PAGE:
Opinion //

Van Gogh Alive – and probably turning in his grave

What does an art exhibition look like without the art?

Photo: TimeOut.

Do you like attending galleries, but are sick of all the art? Bored of exhibition rooms that you can’t use for Instagram backdrops? Tired of having to look at artworks rather than through the viewfinder of your iPhone? Well, a new breed of installation art is emerging just for you. “Faux-art” exhibitions involve large-scale visual spectacles that capitalise on the growing synergy of social media and installation art. But instead of combining genuine artistic endeavour with incidental social media suitability, faux-art exhibitions go one step further by excluding the art altogether. 

Take Van Gogh Alive — Sydney’s newest and glossiest multi-sensory exhibition. Observant attendees may notice that no artist is credited with its production. This is simply because there is no art involved. Instead, the exhibition is a glorified slideshow hastily assembled by an international corporation exploiting Van Gogh’s name for maximum profits. 

Hosted by Grande Exhibitions, a subsidiary of Grande Experiences, Van Gogh Alive projects high-quality images of Van Gogh’s paintings on gigantic floor to ceiling screens in a continuous, looping reel of about 45 minutes. The screens are assembled in a rectangular room-like format that is completely devoid of creativity and fails to invite interaction or exploration like installations such as Tokyo’s TeamLab Planets. The slideshow vaguely chronicles Van Gogh’s life and is accompanied by enlarged images of his most notable quotes that the creators probably got from Goodreads. All this occurs in a darkened warehouse space with classical music playing over loudspeakers. In the absence of original works, Grande Experiences’ only artistic input consists of minor digital alterations in the projected paintings. This manifests in wave-like animations in the sky, water and wheat of Starry Night, Starry Night Over the Rhône and Wheatfield With Crows respectively — animations that could be made in a couple of hours by an 11-year-old with access to YouTube and a free trial of Adobe Creative Cloud.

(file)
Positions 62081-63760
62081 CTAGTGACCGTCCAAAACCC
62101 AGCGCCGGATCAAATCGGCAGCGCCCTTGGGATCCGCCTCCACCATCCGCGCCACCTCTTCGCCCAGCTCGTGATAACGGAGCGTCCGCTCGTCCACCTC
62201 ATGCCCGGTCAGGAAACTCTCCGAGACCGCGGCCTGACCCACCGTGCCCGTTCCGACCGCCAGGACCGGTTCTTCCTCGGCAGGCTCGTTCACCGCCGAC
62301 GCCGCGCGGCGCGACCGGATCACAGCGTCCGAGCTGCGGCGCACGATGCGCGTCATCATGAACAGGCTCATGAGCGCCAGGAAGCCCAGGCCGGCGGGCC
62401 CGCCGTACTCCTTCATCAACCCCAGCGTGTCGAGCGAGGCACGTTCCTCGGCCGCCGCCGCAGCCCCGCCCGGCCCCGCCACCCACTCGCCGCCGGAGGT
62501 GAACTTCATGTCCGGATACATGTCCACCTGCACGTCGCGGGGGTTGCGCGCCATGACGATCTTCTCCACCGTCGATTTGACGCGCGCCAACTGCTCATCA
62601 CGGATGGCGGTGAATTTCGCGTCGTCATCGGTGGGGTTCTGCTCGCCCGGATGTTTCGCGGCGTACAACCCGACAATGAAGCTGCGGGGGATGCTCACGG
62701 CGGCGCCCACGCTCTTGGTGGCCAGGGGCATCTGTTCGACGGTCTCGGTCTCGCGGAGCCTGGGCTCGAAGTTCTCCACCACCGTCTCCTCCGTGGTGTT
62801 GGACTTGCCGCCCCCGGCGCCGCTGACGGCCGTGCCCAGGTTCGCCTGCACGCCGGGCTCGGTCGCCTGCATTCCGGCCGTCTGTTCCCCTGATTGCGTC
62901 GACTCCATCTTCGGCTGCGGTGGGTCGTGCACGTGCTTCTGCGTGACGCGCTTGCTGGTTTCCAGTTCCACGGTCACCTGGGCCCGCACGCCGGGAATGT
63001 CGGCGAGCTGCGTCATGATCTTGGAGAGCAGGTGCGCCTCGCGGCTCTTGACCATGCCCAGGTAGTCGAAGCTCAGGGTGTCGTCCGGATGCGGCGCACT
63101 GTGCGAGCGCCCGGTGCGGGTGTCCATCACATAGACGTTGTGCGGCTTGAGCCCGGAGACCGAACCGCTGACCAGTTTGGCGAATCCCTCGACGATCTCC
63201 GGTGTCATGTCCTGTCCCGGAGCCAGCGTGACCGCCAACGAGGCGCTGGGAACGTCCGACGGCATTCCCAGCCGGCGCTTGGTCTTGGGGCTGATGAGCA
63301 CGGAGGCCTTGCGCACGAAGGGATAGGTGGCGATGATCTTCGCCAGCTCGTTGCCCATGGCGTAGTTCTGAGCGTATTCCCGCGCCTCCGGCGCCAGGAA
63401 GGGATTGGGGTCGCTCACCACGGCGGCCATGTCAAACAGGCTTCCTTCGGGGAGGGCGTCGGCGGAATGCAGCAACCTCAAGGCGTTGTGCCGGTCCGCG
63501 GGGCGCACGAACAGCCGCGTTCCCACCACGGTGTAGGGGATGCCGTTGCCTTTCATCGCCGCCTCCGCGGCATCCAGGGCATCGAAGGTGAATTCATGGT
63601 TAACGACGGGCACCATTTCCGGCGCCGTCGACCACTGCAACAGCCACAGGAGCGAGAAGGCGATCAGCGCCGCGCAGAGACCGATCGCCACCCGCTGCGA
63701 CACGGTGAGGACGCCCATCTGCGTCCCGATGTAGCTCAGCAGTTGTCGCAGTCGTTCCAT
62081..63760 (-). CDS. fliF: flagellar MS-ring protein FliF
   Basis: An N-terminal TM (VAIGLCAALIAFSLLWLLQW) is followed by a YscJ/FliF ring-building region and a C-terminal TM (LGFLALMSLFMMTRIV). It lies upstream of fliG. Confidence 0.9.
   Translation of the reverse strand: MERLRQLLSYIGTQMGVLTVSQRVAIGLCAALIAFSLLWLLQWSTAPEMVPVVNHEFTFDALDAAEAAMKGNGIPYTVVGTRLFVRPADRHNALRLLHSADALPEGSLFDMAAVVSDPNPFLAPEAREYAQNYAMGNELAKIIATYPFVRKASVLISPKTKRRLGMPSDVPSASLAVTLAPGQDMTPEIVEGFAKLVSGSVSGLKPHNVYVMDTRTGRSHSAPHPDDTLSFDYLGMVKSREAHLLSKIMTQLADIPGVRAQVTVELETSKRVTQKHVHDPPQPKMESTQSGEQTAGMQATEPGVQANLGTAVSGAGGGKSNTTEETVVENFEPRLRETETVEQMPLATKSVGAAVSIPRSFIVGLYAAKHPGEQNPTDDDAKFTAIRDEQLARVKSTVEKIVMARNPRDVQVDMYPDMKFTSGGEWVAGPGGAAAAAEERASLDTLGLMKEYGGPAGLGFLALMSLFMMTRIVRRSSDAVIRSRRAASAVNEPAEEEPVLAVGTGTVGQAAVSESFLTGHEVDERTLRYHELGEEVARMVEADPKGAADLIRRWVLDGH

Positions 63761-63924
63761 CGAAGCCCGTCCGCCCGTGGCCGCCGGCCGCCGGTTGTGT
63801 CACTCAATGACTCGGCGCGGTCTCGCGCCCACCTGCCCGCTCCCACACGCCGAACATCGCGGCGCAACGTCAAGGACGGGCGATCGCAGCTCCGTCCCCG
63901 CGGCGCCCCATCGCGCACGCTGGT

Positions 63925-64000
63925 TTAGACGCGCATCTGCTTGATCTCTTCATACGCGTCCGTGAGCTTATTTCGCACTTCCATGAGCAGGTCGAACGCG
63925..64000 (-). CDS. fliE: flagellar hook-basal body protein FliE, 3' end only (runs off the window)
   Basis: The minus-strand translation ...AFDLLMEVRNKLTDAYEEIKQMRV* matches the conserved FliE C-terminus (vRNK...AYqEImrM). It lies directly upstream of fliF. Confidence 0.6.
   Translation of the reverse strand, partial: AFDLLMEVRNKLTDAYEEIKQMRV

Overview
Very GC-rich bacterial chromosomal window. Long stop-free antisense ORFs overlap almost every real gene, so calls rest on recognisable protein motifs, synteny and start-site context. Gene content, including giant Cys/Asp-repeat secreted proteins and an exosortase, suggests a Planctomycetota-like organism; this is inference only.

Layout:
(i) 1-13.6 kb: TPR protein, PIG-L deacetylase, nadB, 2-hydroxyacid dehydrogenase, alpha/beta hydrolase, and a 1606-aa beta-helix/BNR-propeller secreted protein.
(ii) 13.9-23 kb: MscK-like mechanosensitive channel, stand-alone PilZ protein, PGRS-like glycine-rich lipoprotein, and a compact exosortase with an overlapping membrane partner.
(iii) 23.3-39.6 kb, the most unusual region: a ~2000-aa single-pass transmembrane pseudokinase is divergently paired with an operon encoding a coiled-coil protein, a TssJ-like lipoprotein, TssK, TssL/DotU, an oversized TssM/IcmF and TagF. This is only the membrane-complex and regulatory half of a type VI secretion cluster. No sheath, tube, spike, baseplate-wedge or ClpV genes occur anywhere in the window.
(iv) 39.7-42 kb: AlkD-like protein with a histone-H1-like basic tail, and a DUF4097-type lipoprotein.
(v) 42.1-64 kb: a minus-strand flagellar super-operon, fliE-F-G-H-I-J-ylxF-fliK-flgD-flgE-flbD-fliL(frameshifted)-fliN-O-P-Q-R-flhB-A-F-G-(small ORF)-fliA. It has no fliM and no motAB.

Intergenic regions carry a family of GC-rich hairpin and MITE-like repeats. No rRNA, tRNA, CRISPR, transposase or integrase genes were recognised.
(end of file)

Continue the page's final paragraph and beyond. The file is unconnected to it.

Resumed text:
But the nail in the coffin has to be the ending credits. Seconds after Van Gogh’s suicide is tactfully portrayed by a gunshot sound effect, your eyes are assaulted by a GRANDE EXHIBITIONS logo on a white screen. This is followed by an obnoxious television advertisement for its other worldwide installations including PLANET SHARK: PREDATOR OR PREY and ALICE — A WONDERLAND ADVENTURE, firmly placing the exhibition in the same artistic category as a tacky cinema experience at a theme park.